So I've noticed a pattern lately on the TheOnion.com of omitting 'is' from their headlines. I get shortening headlines but I can't say this pattern is familiar to me. It strikes me as obtuse and hard to read.

Here are some links of examples I could drum up. There are many more:

Report: It A Miracle Nothing Has Punctured Your Eye Yet (9-25-2017)

Hope Hicks Praying She Not Still in Same Shitty Job By Time She Hits 30 (9-15-2017)

Man Must Think It Enough to Wear Blackhawks Jersey at Cubs Game (9-12-2017)

Are they just trolling? Is this accepted journalistic style? Is there a name for this?

  • The Onion is satirical. One of the things they satirize is the stupid headlines used in, eg, grocery store checkout rags. – Hot Licks Sep 25 '17 at 20:56
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    The Onion is a satire site. One of the things they satirize is journalistic style, including headlinese that would probably not appear in a real publication, but are instantly recognizable as such. – choster Sep 25 '17 at 20:58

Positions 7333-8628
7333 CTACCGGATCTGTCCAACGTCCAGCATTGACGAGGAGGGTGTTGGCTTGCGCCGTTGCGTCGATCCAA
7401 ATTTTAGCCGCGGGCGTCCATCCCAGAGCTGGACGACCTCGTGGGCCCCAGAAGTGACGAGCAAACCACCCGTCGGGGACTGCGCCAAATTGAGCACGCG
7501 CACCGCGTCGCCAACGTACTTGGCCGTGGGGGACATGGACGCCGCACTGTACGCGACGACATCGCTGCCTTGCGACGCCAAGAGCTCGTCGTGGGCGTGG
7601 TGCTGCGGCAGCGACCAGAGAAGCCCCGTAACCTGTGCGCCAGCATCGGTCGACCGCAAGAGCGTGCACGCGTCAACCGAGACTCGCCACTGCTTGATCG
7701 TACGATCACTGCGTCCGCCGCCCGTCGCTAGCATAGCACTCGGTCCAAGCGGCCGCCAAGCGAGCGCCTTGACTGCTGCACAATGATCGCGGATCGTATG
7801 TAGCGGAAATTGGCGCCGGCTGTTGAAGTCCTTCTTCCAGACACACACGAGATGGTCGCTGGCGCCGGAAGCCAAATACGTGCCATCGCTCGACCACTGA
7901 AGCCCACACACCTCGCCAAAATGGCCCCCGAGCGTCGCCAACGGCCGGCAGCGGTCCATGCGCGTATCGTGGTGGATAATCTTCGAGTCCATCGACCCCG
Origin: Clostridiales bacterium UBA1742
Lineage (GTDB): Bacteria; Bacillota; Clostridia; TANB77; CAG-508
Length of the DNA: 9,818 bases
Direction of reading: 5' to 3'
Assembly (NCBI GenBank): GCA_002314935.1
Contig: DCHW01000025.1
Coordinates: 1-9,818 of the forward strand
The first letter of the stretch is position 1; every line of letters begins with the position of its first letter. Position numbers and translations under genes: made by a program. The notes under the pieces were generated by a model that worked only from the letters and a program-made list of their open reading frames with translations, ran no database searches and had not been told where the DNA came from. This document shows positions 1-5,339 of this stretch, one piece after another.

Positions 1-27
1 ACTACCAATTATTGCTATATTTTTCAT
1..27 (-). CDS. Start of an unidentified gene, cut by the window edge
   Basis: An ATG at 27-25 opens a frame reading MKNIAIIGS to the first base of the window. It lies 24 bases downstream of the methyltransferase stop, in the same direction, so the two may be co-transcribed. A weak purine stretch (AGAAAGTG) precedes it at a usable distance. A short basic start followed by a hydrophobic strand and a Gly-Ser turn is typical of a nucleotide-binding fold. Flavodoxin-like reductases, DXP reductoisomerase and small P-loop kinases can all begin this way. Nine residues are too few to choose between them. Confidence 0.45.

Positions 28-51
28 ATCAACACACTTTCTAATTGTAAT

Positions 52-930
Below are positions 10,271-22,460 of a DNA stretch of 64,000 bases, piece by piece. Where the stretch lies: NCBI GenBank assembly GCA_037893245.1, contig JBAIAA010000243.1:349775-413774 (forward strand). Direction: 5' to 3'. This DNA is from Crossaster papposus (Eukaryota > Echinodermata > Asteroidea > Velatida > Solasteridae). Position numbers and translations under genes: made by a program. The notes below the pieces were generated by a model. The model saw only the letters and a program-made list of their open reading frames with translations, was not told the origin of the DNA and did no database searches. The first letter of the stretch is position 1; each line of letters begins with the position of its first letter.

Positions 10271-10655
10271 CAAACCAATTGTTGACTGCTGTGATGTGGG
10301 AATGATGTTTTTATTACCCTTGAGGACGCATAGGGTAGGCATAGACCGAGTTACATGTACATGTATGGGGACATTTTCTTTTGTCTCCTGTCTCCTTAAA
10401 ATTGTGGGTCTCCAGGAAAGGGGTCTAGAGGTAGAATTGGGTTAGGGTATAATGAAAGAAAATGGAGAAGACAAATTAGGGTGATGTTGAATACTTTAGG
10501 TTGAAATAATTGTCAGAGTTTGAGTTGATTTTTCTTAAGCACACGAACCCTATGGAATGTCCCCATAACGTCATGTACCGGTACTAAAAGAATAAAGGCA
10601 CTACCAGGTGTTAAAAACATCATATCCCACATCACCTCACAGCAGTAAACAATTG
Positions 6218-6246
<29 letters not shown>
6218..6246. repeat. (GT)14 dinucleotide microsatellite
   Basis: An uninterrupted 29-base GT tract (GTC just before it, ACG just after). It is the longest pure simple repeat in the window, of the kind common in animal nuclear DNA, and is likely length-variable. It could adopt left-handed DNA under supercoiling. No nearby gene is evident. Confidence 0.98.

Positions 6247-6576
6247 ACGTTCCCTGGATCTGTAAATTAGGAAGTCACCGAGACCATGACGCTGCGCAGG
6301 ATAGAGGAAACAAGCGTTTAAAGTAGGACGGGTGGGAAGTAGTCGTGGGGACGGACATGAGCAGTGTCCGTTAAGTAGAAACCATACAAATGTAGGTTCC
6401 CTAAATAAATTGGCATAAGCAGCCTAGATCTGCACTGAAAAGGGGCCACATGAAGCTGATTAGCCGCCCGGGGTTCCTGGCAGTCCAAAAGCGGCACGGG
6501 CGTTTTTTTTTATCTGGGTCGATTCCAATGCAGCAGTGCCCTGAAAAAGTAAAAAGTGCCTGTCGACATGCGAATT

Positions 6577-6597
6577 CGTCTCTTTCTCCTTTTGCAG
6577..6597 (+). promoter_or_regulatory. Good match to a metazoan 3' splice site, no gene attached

• They're satirical but it's still well written and adheres to grammar conventions. If anything the style and linguistic conventions of the site are standard. – amerikashka Sep 25 '17 at 21:12
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    @EdwinAshworth - Ah, so they're responsible for the honey be colony collapse!! – Hot Licks Sep 25 '17 at 21:36
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    @Hot Licks They'll be sorely missed on ELU: their spelling was legendary. – Edwin Ashworth Sep 25 '17 at 22:01

It's standard practice to omit to be from headlines, but what is weird about the Onion is they put a kind of isolated subject in there. normal headlines might be:

*A miracle nothing has punctured your eye yet

*Hope Hicks prays not to be in same job...

*Man thinks wearing Blackhawks jersey to Cuba game acceptable

What that last one shows is that the ugly inclusion of a subject makes for a more flexible sentence structure. Unless there are some terribly written and infamous magazines in the US I think this flexibility rather than parodying bad headline style is the most likely cause.

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